How Often Should You Work Out Your Biceps?
Whether you’re looking to build big, bulky muscles or simply wish to tone without adding size, it can be a challenge to know exactly how often to workout your biceps. Having strong biceps is essential for enhancing your arm definition, limiting the potential for injuries, and maximizing your pulling power. While biceps get a lot of attention outside the gym whenever you bend your arms or lift items, it’s still important to target these muscles for meeting your fitness goals. As always, you should consult with your physician before beginning any new exercise regimen, but the following article will cover the typical schedule for sculpting your biceps.
Typical Fitness Recommendations
For the health and physical fitness benefits you seek from weight training, the American College of Sports Medicine (ACSM) has recommended that you work out each muscle group at least two times per week on non-consecutive days. More frequent training may elicit slightly better muscle gains, but this will be relatively small.
It’s suggested that individuals perform a minimum of eight exercises that train the body’s major muscle groups for best results. Workouts should be less than one hour total because longer exercise times usually lead to unsuccessful dropouts.
New lifters tend to make the peril mistake of trying to maximize their strength by training every single day, but this ends up being counterproductive. It’s essential that you don’t overtrain because your body needs the recovery time to rebuild the microscopic tears in your muscles with stronger fibers to effectively strengthen.
Despite popular belief, progress will actually be made during your recuperation period between workouts. That’s why you should wait at least two days between each biceps workout for the fullest recovery that will maximize gains. Although you may become impatient with this much wait time, remain slow and steady to ensure you don’t eventually plateau or injure your biceps.
Improving Your Arm Strength
Chances are that one of your goals from working out your biceps is to improve your arm strength. If you’re looking to build stronger biceps, you’ll need to ensure you’re also hitting the recommended number of sets and repetitions to do so. It’s advised that weight lifters perform two to six sets per bicep for no more than six repetitions.
Make sure you’re giving your biceps proper rest time for two to five minutes so that you’ll be able to continue lifting heavy. Whenever you feel six reps isn’t enough, you’ll likely need to lift heavier weights and adequately challenge your muscles. In general, strength-training your biceps should only occur once weekly.
Building Big Bicep Muscles
e enlarging muscles from exercise. Bodybuilders are well-known for training to have big, well-defined biceps, but most athletes benefit from adding muscle size.
For this, you’ll need to perform around three to six sets per bicep for six to 12 repetitions with 90 second breaks in between to see the large muscle growth you desire. Choose a weight that will allow you to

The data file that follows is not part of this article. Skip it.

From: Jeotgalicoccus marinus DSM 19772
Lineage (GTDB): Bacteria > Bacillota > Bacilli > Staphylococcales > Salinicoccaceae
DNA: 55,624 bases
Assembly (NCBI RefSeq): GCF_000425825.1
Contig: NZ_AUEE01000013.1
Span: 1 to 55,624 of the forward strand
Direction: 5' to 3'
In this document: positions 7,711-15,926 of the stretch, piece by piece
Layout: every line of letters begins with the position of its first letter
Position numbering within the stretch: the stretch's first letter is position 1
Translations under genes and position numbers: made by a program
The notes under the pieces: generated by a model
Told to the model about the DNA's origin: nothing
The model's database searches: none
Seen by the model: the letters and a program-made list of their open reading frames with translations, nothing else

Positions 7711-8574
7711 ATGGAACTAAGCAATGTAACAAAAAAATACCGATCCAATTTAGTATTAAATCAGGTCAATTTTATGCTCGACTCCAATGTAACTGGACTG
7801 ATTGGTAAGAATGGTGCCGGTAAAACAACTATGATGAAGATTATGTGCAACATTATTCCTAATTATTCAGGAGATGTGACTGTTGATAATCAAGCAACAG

successfully perform this number of repetitions, but don’t forget to challenge yourself. You should only do this workout routine once weekly too, so prepared to devote time and consistent effort for building size.
Enhancing Your Muscular Endurance
If you’re looking to tone their muscles without adding size, you’ll train to acquire improved muscular endurance. This refers to the enhanced ability for your biceps to contract repeatedly for sculpting away any traces of jiggle. For muscular endurance, you should plan to perform one to three sets per bicep for between 12 and 20 repetitions.
Rest periods should be relatively short and last under 30 seconds each to keep your muscles contracting. You should choose a lighter weight than you would lift for strength training or muscular hypertrophy, but don’t be afraid to challenge yourself. When you can do more than 20 repetitions, it’s time to boost your weight.
Adding Variety into Your Workout
No matter how many reps you do to achieve your specific goals, it’s essential that you keep your bicep muscles guessing. This is the most effective method for avoiding any plateaus that may dwindle your motivation. You should perform different bicep exercises and in a different order during every workout session. Biceps are used in both compound exercises, such as pull-ups and seated rows, and isolation exercises, including preacher and barbell curls. Adding compound exercises into your total-body workout will make efficient use of your gym membership and create moderate muscular gains.
For developing huge “guns,” you should consider a split cycle in which you complete isolation exercises after doing the compound workouts. It’s clear that barbell curls reign supreme for building muscle mass, but simply switching your grip can adequately hit different biceps muscle groups for better results. Vary your grip options to change the angle of stress placed on your biceps to continually stimulate gains.
Overall, there may not be one simple answer for how often you should workout your biceps because it will vary based on your specific fitness objectives. That being said, don’t push yourself too hard with overtraining more than twice each week. All of the aforementioned information has been general guidelines for weightlifting. You should always consult with a personal trainer or other fitness professional for designing the workout plan that works best for your body.